To get a sense of how MAWTS is working with Marine Fighter Attack Squadron (VMFA) 121, we had a chance to talk with Major Douglas A. Seich and Major Roger “HASMAT” Greenwood.
Both are Marine Aviation Weapons and Tactics Squadron One instructors. A follow up discussion with Major Noble added further details with regard to the MAWTS working relationship with VMFA in preparing for the introduction of the F-35B into the Marine Corps.
Earlier, in our discussion with Greenwood, the Major highlighted that:
The Marines are in an interesting spot, as we will have the plane first and can provide some insights into how the tactics and operational concepts will change with the plane.
We can provide inputs to our Navy brethren with regard to these developments. We will be leading forward on the impact of the F-35 transition for our sister services.
According to the two MAWTS instructors, the F-35 Department was set up at MAWTS in January 2014. They are the two instructors within the department for now but by the Spring of 2016, MAWTS will be taking its first F-35 students which is anticipated to initially number 2 or 3.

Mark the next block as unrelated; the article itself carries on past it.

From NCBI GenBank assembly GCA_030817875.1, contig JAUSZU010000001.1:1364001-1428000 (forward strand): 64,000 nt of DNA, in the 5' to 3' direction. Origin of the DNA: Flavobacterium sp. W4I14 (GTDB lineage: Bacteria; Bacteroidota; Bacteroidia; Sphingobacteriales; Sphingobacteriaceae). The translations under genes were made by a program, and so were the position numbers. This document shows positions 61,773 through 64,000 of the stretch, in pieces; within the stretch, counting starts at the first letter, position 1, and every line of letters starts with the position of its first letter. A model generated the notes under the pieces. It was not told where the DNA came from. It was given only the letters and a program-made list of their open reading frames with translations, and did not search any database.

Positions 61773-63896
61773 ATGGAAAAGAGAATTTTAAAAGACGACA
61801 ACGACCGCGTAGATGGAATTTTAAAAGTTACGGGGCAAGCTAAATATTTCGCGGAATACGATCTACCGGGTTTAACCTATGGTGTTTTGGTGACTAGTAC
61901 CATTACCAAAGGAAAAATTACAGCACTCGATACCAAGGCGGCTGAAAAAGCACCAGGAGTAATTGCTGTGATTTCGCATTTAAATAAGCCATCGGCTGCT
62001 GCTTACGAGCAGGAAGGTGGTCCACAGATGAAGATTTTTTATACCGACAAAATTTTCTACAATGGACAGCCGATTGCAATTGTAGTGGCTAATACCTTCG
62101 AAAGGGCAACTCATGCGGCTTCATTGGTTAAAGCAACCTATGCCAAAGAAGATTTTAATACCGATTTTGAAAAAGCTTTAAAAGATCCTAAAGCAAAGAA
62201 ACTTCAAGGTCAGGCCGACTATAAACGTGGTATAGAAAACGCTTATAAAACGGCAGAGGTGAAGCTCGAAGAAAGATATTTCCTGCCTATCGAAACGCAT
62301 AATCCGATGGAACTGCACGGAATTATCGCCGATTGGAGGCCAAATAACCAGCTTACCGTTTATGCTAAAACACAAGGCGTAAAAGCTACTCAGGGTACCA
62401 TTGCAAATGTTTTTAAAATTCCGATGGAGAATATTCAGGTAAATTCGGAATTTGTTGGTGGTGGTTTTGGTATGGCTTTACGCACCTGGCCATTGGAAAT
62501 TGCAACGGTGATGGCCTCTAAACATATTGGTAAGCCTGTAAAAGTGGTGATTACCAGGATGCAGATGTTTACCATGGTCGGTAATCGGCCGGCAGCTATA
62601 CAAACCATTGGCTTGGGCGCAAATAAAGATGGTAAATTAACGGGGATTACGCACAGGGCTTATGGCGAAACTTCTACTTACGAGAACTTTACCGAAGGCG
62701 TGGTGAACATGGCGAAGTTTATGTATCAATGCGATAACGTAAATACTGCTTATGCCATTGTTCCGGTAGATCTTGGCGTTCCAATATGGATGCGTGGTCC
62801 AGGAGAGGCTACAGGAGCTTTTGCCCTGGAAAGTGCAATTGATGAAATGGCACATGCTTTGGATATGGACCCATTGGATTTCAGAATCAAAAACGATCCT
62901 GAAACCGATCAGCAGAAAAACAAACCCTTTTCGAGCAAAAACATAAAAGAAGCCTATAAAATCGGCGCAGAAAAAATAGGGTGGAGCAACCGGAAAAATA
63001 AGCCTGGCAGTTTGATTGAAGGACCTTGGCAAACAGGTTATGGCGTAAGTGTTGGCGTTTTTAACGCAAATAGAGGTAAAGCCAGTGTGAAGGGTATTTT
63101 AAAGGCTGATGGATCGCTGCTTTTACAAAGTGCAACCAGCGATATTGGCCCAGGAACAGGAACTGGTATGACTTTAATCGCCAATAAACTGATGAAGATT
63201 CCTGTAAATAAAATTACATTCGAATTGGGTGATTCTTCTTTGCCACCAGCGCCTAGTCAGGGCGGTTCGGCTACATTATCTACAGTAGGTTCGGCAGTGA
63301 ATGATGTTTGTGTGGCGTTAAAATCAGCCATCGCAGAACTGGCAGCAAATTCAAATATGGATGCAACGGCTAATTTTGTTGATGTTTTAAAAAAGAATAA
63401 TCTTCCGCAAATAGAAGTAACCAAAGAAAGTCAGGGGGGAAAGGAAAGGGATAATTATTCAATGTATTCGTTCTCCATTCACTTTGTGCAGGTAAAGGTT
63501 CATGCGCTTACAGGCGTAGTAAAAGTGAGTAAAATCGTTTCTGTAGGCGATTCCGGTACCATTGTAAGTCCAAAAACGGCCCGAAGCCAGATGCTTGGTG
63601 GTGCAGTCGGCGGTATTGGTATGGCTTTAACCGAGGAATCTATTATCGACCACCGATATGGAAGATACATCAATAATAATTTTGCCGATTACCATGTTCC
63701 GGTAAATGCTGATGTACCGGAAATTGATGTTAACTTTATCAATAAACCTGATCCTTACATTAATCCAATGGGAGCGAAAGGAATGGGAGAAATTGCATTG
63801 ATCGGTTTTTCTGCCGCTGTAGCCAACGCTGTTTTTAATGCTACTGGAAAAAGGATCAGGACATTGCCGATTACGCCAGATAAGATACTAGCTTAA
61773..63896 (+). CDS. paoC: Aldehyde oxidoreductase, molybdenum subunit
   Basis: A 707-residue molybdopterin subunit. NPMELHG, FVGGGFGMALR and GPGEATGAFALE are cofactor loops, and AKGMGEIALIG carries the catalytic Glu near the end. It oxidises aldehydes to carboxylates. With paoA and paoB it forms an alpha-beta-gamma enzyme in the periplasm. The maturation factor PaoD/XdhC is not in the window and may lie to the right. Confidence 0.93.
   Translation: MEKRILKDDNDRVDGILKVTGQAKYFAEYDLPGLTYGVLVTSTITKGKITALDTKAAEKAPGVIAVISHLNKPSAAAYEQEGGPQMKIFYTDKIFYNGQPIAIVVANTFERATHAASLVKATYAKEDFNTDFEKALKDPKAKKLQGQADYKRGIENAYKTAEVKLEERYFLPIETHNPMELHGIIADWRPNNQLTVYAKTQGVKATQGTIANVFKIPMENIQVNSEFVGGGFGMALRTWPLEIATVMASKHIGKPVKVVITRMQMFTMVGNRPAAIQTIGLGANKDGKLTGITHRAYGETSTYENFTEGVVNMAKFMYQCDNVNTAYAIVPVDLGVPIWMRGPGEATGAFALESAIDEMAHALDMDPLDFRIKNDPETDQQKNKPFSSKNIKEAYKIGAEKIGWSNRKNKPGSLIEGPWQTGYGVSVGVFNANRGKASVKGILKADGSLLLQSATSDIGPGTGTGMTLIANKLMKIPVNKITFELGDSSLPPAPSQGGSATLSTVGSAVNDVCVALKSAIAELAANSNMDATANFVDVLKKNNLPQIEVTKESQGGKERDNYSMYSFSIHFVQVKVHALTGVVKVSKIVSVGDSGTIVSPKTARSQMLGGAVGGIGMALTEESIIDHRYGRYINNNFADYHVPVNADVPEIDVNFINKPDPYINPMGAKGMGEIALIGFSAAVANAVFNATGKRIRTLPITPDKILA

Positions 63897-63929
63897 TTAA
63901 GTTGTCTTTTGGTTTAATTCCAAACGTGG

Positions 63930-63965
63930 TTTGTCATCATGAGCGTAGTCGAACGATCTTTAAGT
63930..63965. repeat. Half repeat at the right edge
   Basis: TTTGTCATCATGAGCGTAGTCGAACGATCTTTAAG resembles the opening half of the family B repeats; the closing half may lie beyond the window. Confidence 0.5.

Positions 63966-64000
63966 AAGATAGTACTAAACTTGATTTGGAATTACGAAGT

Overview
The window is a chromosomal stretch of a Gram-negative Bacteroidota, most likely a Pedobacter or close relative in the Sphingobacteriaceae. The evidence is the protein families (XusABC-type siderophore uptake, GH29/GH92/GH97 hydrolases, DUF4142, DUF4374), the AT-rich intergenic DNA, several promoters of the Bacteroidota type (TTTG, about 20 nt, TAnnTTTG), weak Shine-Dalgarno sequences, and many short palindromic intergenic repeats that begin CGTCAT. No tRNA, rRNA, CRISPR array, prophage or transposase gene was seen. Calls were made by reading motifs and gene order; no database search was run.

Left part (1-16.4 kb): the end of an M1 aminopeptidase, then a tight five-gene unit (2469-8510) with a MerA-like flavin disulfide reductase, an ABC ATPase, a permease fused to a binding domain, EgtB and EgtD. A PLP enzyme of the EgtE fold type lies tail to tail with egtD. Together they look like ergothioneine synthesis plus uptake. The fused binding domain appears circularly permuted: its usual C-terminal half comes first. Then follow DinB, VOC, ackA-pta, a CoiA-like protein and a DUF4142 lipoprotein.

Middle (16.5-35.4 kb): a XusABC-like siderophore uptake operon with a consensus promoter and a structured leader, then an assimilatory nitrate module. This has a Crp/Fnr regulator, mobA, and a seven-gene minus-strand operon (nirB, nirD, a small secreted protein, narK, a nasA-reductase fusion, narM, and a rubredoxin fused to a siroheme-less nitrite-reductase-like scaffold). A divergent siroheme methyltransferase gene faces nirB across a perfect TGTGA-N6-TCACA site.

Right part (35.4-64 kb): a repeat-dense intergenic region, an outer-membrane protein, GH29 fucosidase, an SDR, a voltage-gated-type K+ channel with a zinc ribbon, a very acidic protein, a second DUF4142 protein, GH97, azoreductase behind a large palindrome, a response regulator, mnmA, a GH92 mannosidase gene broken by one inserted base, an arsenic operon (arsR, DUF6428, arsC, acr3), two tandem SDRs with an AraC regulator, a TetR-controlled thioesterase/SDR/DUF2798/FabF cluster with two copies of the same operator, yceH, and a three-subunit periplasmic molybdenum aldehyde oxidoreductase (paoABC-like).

They have been working with others at Yuma and the sister services in shaping the Tactics and Training Manuals, which form an essential part of the standup of a squadron for a new aircraft.
The process is working through the migration of a basic set of training manuals (the 1000 level) to higher levels for the evolution of tactics (6000 and higher) is depicted in the table below.
The Tactics Manuals (which have a classified – 3.1 — and unclassified version – 3.3.) are being worked by MAWTS interacting with the experience of VMFA 121.
Obviously, both manuals are works in progress and will be re-shaped with the operational experiences of the F-35B in combat in the years ahead. Personnel will cycle through from operational squadrons to rewrite and rework the manuals.
Another adjustment will be the shift from the current aviators with combat experience on legacy platforms, to new pilots who will not have that experience.
With the pilots with legacy experience, the challenge is to adapt to the plane, and to rethink operational approaches. With new pilots without that experience, it is not about applying the old to the new, it is about shaping the way ahead with the plane around which they will learn how to fly and fight.